Distributed energy resources remain a small part of most utilities' fuel mixes, but that could be transformed by a new manual about how utilities can use them.
If electric utility regulators follow the recommendations for how to design rates and compensate distributed energy resources (DER), utilities and DER providers could together transform these new technologies from solely customer-serving resources into providers of services to the larger grid.
Like the precise definition of DER, numbers for their penetration are difficult to pin down. There were less than 18 GW of distributed solar generation in the 1,100-plus GW U.S. generation portfolio at the end of August 2016, according to the U.S. Energy Information Administration.
Aggregated Demand Response, often considered another DER, provided the seven leading U.S. grid operators just under 31 GW of peak demand reductions in 2015, according to GTM Research.
Combined heat and power and fuel cells provided 63 GW in 2016 and are expected to reach 95 GW in 2026. And battery energy storage, at 226 MW and less than 1 GWh at the end of 2015, could be over 2 GW and over 5 GWH by 2021, GTM Research also reported.
A key obstacle to the adoption of DER is the lack of utility consensus on how to seize the opportunity. Three-fifths (60%) of utility professionals surveyed by Utility Dive’s State of the Electric Utility 2016 said their utilities should partner with third party providers to deploy DER, but many opted for more than one avenue.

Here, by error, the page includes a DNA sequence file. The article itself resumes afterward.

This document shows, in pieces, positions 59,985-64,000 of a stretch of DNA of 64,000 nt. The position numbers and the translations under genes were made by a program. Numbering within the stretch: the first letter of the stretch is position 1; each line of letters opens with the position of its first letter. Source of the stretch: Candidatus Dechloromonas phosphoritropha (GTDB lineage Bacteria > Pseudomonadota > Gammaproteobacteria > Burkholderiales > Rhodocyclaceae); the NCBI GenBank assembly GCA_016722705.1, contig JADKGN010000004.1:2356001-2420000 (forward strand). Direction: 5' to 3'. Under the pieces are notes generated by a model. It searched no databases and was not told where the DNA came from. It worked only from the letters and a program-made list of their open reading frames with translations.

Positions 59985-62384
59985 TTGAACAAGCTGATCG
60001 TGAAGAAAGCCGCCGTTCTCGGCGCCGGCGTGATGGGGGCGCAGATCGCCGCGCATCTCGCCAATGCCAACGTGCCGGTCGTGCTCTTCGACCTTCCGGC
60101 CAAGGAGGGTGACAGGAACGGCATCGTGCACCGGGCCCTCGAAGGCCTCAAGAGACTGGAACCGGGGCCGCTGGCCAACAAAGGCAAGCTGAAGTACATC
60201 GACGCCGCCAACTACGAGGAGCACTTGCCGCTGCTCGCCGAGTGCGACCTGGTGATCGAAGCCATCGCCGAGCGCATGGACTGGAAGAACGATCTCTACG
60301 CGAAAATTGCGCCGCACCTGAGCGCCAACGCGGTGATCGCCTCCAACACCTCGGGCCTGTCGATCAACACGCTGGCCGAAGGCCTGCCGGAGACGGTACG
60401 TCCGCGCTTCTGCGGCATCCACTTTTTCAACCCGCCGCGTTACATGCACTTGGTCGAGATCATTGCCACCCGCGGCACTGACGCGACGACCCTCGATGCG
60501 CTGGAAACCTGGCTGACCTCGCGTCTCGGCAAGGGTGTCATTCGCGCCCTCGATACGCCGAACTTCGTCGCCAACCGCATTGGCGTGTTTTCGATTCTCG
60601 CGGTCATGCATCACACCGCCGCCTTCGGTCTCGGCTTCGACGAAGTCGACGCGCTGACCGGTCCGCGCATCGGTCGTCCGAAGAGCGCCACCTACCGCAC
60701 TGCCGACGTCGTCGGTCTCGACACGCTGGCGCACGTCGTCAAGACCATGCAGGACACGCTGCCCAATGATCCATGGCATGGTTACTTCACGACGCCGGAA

Nearly the same proportion (59%) said they see opportunity is in owning, operating, and rate-basing DER as a regulated utility themselves, a clear indication companies “are still weighing a variety of options for DER-centric business models and may even be pursuing multiple opportunities at the same time,” the survey concluded.
To help utility regulators and utilities find the best way forward, National Association of Regulatory Utility Commissioners (NARUC) President Travis Kavulla put the NARUC Staff Subcommittee on Rate Design to work.
“We need clear and economic price signals that do not overcompensate or undercompensate those customer-side actions,” Kavulla said in proposing the effort.
Chris Villarreal, policy director at the Minnesota Public Utilities Commission, led the manual-writing effort.
“The objective was to provide a better understanding of rate design and compensation for DER but leave the decision to each state’s commission, based on that state’s goals and situation,” Villarreal told Utility Dive.
The draft Distributed Energy Resources Rate Design and Compensation, released by Villarreal’s subcommittee in July, met with controversy. There was strong disagreement between DER providers and utility leaders over the guidance on utility cost recovery and the question of a cost shift (or cross-subsidy) from DER-owning customers to those without DER.
“We want DER, but we want to make sure the rate structure is right to minimize cost shifts,” Phil Moeller, senior vice president at the Edison Electric Institute (EEI) and a former FERC commissioner, said during a NARUC discussion on the draft version of the manual.
“There seems to be an assumption that revenue erosion from DER results in an inadequacy of cost recovery for the utility and therefore a shift of costs,” responded Sean Gallagher, state affairs vice president at the Solar Energy Industries Association (SEIA). “You can’t just assume that.”
The final version of the manual, approved by the organization’s Board of Directors this week, won tentative endorsement from Moeller, Gallagher, rate design experts, and DER providers, largely as a result of the subcommittee’s responsiveness to stakeholder input.
With record amounts of DER being integrated into the grid, Moeller said rate structures that both recognize the importance of the energy grid and minimize the cost shift are “crucial.”